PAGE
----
Tyler Perry’s movies follow the same format

When a new Tyler Perry movie is coming out, it is not a matter of who will see it in the black community-it is a matter of when. Black people support black business, especially in places where there aren’t many blacks present, like the movies. It is exciting and refreshing to see an all-black cast in the white-dominated world of Hollywood. Unfortunately, if you have seen one Tyler Perry film or play, you’ve seen them all.

There is the abused woman who is in search of her prince charming and the prince charming who comes in on his white horse, or maybe a bus. Someone is probably on drugs or selling them. Dash in a little bit of Madea’s humor if she’s in the film, a familiar black actor, sprinkle some gospel music, get to a happy ending from a depressing beginning and you have got a pot of Tyler Perry’s famous gumbo.

According to Yahoo Finance, “Perry has released nine films theatrically through Lionsgate since Diary of a Mad Black Woman in February 2005, and they have collectively grossed nearly $481 million at the North American box office.”

So why are Tyler Perry’s movies so successful? It could be the familiarity; the faces are recognizable because he doesn’t often venture off for a completely new cast. Maybe it is the predictability. The audience can predict what the outcome of the film will be without having seen the plays just by watching the trailer and with movie tickets being so expensive nowadays it is nice to know what you’re going to get before you spend $10 on a ticket. Or maybe the world just cannot get enough of the humor. Just like everything else, you are guaranteed at least one good, stomach clenching, knee slapping, obnoxiously loud laugh. Some just cannot get enough of that gumbo. If it is any of the reasons mentioned above, it is time Perry’s fans up their standards.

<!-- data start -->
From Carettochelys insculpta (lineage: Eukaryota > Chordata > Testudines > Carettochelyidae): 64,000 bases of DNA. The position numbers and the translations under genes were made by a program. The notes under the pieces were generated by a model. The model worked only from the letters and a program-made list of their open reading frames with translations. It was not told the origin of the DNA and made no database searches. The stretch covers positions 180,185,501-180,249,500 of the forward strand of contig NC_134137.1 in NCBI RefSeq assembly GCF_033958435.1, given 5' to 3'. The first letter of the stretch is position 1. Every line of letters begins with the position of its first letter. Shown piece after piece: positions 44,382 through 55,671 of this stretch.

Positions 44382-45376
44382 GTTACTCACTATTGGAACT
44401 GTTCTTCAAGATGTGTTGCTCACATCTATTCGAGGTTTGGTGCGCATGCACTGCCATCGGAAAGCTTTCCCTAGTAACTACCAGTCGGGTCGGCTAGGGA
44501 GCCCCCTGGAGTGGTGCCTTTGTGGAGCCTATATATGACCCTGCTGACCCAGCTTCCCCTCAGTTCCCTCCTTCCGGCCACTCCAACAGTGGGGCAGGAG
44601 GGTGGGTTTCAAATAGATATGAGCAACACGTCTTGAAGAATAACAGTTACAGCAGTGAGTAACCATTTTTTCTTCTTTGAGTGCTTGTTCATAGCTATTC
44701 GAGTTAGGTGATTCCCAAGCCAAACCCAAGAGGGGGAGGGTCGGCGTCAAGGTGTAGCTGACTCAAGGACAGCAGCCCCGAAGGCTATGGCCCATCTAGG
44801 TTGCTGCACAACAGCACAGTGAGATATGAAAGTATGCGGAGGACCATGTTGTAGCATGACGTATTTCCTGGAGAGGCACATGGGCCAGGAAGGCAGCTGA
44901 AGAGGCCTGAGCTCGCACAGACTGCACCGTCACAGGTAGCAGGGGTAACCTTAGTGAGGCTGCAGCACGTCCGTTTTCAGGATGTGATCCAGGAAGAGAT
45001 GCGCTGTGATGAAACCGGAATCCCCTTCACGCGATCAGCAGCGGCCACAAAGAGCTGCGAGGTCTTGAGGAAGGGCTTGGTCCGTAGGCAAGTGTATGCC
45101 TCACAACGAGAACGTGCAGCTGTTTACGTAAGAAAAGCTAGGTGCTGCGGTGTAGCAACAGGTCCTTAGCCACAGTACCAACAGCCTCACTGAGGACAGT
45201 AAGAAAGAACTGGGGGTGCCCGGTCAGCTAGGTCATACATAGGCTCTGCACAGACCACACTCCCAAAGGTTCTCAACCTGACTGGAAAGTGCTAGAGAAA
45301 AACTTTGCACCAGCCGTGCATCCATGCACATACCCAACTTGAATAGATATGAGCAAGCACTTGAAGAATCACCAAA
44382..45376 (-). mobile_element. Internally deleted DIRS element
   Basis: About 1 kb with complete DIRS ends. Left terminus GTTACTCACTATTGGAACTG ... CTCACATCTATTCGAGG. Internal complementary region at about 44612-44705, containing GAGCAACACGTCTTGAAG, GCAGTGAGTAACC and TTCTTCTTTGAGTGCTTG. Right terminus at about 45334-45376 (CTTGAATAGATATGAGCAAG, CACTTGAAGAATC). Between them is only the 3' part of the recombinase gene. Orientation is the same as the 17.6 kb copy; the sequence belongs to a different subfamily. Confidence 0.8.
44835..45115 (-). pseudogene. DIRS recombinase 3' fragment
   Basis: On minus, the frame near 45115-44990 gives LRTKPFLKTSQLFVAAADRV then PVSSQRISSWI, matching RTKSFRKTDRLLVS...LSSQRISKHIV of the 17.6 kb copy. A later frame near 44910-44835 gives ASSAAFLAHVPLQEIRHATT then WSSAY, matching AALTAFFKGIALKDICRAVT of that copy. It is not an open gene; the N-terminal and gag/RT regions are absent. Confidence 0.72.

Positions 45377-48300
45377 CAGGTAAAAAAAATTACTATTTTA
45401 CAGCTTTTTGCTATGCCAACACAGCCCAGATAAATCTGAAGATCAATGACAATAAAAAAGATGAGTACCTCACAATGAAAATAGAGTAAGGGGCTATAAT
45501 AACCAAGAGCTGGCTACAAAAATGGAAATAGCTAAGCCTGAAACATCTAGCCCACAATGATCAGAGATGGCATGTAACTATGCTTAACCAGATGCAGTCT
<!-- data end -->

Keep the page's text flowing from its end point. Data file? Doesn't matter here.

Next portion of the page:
Regardless of the financial success of Perry’s films, the ratings he receives are still low.According to Rotten Tomatoes, all of Perry’s films have received a rating of below 50 percent with the exception of A Family That Preys, which received a rating of 51 percent, and I Can Do Bad All By Myself, which received a rating of 60 percent. People can call the critics racist all day, but the fact still remains: Perry’s films are really not that good. With the over-the-top acting, script predictability and sometimes not so funny humor, an Academy Award nomination is not in the near future.

With For Colored Girls coming out on Nov. 5, one can only hope that it will be better than his previous work. The fact that it is a film adaptation of a popular play that is not written by him gives the world a little hope; but there is no telling. Madea might pop out of nowhere and everyone will give Perry those cheap laughs that the world seems to love.